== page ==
Thursday, August 07, 2008

Pure and Keeping Them That Way!

Let’s face it, when our kids become teens, there are a lot of internal feelings about the opposite sex awakening in them.

Top that off with the media using sex to sell everything and peer pressure, and it‘s no wonder our teens are having sex before their Biblical wedding day!

Ignoring our teens new feelings and awareness of the opposite sex certainly isn’t going to keep our teens pure. Scaring them with a lot of details about disease or preaching at them 24 hours a day isn’t going to work either. Letting your children know that you are there for them and open to discussing anything and everything will help. Bringing up the different aspects of dating, sex and Christian love in a casual way during alone time, so they don’t feel embarrassed or pressured, just might work. Get your teen talking about these issues before they start dating, while they are dating and when they fall in love. Your teen and their relationships are evolving, your discussions must evolve as well.

But if we are not talking to our teens on their own level, we may as well not talk at all. I’ll never forget when I was seventeen and my Dad asked me what me and my boyfriend had done on our date the night before. I said. “We went to a movie and then we made out.” My father yelled, “What!” with a horrified look on his face. Confused, I explained, “What’s the big deal? We were just kissing with our arms around one another.” My Dad said, “Oh…”: with a look of relief on his face. “When I was your age, made out meant you had intercourse.” Get to know the modern terms of language that your teen is using in his/her environment.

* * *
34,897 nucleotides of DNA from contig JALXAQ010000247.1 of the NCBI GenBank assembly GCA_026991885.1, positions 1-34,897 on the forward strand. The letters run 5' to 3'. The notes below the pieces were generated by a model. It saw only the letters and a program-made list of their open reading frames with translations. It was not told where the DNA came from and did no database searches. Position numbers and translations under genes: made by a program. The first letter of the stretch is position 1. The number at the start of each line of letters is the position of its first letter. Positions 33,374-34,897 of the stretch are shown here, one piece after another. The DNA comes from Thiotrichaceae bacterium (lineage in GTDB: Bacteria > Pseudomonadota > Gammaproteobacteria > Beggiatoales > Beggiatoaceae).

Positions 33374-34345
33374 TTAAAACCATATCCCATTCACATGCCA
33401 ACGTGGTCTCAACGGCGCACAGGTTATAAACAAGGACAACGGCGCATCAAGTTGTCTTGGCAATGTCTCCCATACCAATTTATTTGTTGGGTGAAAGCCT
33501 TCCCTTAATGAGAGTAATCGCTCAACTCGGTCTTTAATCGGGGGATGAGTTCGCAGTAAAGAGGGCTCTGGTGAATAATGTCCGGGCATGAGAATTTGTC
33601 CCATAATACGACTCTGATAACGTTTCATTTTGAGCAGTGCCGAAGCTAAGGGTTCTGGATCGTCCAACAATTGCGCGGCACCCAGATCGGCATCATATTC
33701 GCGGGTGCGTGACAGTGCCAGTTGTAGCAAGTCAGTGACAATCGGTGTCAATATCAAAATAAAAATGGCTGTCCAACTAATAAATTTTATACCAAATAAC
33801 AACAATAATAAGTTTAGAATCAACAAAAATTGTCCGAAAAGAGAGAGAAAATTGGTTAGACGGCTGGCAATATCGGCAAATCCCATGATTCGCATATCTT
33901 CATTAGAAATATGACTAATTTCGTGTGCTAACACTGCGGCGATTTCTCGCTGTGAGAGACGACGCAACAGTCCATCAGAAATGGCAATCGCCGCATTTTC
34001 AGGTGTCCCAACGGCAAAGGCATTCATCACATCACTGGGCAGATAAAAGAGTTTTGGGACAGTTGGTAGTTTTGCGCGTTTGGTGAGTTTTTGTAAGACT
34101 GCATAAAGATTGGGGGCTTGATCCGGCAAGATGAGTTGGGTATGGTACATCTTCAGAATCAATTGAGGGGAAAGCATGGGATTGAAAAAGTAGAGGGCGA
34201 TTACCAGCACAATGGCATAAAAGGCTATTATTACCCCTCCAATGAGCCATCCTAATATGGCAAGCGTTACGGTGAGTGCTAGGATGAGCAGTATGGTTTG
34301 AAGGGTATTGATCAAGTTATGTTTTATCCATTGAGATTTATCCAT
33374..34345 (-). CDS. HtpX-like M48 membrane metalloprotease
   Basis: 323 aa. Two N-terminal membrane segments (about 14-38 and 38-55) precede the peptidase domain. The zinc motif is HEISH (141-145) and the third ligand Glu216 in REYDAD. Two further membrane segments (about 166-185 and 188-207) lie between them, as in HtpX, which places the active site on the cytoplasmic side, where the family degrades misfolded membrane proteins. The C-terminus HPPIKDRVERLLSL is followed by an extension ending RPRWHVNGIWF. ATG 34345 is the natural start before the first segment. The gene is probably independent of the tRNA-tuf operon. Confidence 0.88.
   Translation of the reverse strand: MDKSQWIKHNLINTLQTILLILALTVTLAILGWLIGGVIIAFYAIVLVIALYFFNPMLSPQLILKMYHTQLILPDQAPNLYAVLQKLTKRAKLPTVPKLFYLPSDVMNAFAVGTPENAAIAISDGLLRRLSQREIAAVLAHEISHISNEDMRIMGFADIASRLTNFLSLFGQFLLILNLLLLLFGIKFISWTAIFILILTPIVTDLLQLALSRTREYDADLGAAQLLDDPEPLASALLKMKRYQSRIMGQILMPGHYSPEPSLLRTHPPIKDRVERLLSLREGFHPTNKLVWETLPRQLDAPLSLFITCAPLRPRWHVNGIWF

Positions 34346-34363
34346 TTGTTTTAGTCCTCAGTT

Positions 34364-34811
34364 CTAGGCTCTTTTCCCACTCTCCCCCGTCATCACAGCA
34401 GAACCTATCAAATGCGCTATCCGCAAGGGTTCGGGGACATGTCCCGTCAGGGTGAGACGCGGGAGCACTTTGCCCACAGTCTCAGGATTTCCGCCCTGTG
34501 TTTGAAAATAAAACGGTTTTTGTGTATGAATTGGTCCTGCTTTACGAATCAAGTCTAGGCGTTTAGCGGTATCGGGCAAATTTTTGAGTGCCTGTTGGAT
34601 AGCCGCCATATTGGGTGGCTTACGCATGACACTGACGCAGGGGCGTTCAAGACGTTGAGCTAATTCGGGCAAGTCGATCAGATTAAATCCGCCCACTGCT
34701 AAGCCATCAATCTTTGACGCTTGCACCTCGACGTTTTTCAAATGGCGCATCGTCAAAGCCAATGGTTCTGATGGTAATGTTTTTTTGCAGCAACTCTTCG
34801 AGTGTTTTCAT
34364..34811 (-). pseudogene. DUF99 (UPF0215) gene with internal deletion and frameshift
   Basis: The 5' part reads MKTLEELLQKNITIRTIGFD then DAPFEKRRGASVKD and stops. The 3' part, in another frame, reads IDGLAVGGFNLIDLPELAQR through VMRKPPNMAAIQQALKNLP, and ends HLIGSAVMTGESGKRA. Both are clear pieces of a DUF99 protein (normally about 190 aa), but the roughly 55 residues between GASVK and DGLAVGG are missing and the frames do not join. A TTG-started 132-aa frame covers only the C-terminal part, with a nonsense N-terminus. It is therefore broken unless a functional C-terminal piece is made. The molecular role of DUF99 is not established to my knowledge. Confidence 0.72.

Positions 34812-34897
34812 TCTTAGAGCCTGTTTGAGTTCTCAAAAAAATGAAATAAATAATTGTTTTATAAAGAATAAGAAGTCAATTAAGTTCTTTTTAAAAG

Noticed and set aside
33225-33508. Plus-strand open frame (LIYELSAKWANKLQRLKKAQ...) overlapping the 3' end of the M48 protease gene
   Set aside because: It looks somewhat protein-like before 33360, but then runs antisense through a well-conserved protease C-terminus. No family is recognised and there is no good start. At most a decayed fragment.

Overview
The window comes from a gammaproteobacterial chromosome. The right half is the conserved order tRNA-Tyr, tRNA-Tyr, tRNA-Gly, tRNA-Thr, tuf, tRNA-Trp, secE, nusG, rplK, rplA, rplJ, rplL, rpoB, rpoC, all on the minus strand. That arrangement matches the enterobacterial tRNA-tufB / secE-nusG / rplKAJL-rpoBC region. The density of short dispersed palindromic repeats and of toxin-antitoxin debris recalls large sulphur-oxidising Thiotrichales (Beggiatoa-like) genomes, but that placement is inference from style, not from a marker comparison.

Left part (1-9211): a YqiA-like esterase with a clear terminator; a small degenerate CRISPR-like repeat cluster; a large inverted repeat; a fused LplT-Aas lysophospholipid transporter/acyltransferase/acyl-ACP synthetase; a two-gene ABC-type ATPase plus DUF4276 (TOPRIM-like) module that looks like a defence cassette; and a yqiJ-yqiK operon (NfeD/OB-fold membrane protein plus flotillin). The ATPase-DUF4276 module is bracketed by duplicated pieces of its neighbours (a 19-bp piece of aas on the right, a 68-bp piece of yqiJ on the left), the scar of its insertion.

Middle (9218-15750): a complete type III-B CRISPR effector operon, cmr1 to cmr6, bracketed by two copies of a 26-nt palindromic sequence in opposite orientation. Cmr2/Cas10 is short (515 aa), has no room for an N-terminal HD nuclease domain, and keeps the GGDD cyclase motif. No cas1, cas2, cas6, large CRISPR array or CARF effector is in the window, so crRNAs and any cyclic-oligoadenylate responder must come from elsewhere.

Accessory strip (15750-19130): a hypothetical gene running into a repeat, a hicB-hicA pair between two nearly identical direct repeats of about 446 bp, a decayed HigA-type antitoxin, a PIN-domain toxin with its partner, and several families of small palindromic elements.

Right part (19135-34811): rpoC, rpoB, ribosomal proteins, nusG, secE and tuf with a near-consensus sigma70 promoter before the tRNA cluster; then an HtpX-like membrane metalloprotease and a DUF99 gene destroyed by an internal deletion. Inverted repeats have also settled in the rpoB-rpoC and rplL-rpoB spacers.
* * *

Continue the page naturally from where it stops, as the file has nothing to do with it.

I believe it all starts with your teen understanding that Christian love means respecting yourself and respecting others. If they care enough about themselves and others, they will treat others with kindness, expect others to treat them with kindness and remember to never ask others to do or allow themselves to do something that either one of them knows or feels is wrong. Perhaps if we can instill the value of respect in our teens, they will have a better chance of remaining pure until their Biblical wedding day.

For a teen to make a promise of purity to God, themselves and to others is a big undertaking. They need to freely and willingly make the commitment in order to succeed. It is our job as parents to guide them in the right direction, not to pressure them or force them. They also need to believe with all their hearts that if they succumb to desire, there is forgiveness from God, from their parents and from one another.

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